A new research work in the United Kingdom has warned that the rate of gambling addiction could be much higher in the country than believed previously. The report also claimed that almost half of the people who have developed the addiction are also not getting any help to get out of it.
Problems with gambling habits plague about 2.7 per cent of all the adults in the United Kingdom which equates to about 1.4 million people, found a report by YouGov that was prepared based on a survey commissioned by the GambleAware charity. Experts however said that the actual figure of gambling habits in the country was more likely close to the figures disclosed in the health survey which was at 0.7 per cent of the adult population of the country which was mentioned by the Gambling Commission, the regulator for the industry in the UK.
However the findings of the report said that there were indications that the actual number of problem gamblers – who are gamblers who score more than eight on the Problem Gambling Severity Index (PGSI) – could be much more than the current estimates prevailing in the country. The survey that formed the basis of the report was based on 16,000 people.
The report also found that the number of people who reported to have been negatively affected by someone else’s gambling problem stood at about 3.6 million adults of the country or about 7 per cent of adults.
On the overall, harm linked to gambling had been experienced by nearly 5 million British people, suggested the report. This also caused an overlap between the problem gamblers and the people affected by them or their gambling habits.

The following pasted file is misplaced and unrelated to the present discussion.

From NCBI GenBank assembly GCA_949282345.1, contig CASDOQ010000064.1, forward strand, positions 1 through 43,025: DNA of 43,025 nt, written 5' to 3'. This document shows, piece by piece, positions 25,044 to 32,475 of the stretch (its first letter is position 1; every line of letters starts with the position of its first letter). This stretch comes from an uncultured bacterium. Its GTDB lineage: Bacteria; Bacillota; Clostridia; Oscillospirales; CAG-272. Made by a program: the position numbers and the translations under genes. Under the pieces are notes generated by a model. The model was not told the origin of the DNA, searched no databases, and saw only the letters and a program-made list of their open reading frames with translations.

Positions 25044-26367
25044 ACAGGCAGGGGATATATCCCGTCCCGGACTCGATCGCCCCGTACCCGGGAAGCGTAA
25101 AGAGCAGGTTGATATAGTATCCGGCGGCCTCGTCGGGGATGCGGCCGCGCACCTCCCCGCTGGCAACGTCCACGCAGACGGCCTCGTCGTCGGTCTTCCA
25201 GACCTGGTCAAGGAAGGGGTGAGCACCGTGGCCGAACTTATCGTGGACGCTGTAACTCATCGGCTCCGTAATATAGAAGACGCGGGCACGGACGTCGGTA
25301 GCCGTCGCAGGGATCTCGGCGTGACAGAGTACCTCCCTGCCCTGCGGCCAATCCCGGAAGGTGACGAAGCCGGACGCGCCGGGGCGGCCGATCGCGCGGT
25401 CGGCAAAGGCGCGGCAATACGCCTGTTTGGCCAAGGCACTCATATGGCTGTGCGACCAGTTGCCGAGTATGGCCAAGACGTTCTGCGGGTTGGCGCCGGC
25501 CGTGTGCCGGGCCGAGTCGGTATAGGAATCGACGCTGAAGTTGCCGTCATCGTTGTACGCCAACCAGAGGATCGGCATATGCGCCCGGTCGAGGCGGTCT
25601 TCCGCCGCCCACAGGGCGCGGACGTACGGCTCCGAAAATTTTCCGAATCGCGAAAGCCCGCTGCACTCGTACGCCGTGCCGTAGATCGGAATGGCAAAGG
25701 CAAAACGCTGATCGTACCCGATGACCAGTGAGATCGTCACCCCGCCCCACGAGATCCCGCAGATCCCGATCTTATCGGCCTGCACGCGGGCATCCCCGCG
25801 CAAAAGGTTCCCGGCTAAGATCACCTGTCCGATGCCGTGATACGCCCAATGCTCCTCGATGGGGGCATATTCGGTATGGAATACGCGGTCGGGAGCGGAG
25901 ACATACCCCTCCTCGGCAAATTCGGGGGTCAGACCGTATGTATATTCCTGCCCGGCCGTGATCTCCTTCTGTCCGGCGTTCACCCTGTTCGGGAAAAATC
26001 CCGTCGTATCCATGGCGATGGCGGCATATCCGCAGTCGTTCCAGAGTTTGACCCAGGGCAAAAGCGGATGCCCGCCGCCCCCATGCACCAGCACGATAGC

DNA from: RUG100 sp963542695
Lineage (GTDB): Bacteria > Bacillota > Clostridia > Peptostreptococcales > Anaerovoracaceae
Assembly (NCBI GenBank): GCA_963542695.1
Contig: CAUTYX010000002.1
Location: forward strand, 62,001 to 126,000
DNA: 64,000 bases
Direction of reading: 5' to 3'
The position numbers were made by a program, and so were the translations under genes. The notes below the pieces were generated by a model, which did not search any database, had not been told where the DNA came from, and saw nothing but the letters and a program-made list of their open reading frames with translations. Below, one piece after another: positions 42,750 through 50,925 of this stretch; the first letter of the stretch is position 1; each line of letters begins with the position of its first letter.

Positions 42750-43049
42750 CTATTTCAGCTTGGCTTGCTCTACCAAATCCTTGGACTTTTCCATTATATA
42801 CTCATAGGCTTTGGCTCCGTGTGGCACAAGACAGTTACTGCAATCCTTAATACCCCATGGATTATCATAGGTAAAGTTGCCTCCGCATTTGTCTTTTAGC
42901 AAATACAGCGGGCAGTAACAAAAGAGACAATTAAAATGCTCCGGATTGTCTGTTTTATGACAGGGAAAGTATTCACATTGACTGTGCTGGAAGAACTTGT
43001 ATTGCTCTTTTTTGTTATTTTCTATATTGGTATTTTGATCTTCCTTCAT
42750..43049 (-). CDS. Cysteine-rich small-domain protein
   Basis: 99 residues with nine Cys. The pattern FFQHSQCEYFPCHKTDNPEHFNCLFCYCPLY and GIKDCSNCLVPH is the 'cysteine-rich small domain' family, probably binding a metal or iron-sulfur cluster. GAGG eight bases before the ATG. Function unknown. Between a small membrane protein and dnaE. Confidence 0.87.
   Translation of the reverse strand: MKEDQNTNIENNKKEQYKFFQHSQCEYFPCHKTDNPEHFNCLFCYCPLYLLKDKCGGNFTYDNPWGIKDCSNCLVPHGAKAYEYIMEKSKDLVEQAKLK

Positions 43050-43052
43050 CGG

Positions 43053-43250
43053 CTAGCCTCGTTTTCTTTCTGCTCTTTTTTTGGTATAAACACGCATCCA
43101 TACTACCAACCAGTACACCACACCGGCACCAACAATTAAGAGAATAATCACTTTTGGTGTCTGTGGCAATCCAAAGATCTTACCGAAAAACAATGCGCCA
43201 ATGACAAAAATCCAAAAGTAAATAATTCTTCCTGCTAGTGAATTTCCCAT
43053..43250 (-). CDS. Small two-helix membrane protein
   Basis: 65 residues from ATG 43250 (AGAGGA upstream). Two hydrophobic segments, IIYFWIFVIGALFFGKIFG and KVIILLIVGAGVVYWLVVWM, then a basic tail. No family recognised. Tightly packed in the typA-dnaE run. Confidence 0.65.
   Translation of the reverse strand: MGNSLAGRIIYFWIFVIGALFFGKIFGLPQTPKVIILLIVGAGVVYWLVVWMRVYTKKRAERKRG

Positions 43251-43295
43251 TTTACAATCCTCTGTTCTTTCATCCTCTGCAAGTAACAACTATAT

The gambling addiction rate was likely to have been overestimated in the YouGov’s report, said both GambleAware and the Gambling Commission. The bodies pointed out towards a review of the data by survey sampling expert Professor Patrick Sturgis.
There was likelihood of flaws in both the YouGov survey and the health survey figures, said Sturgis, who is also a former trustee of GambleAware. Sturgis said that the actual rate of problem gambling was more likely to be closer to the commonly used 0.7 per cent figure than YouGov’s 2.7 per cent prediction.
He however said that it would not be wise to rule out the higher figure and said that the earlier research had probably “somewhat underestimated” the levels of addition to gambling.
The most recent findings are likely to initiate calls for implementing stronger measures to tackle the problem of gambling addiction even as there are already concerns that the risks are now higher because these problem gamblers are now isolated at home because of the stay at home orders imposed to curb the spread of the coronavirus pandemic.
The latest report on gambling addiction was “deeply concerning”, said UK’s Labour MP Carolyn Harris, who chairs a cross-party group of MPs examining gambling harm.
“While the rate of 2.7% could well be an overestimate, the health survey data seems to be a significant underestimate. This new data suggests that addiction levels are far higher than has been previously thought,” Harris said.
“Policymakers, the regulator and gambling support services must take note of these important findings and ensure that the correct provision and regulation is in place to support gamblers in the UK,” Harris added.
(Adapted from TheGuardian.com)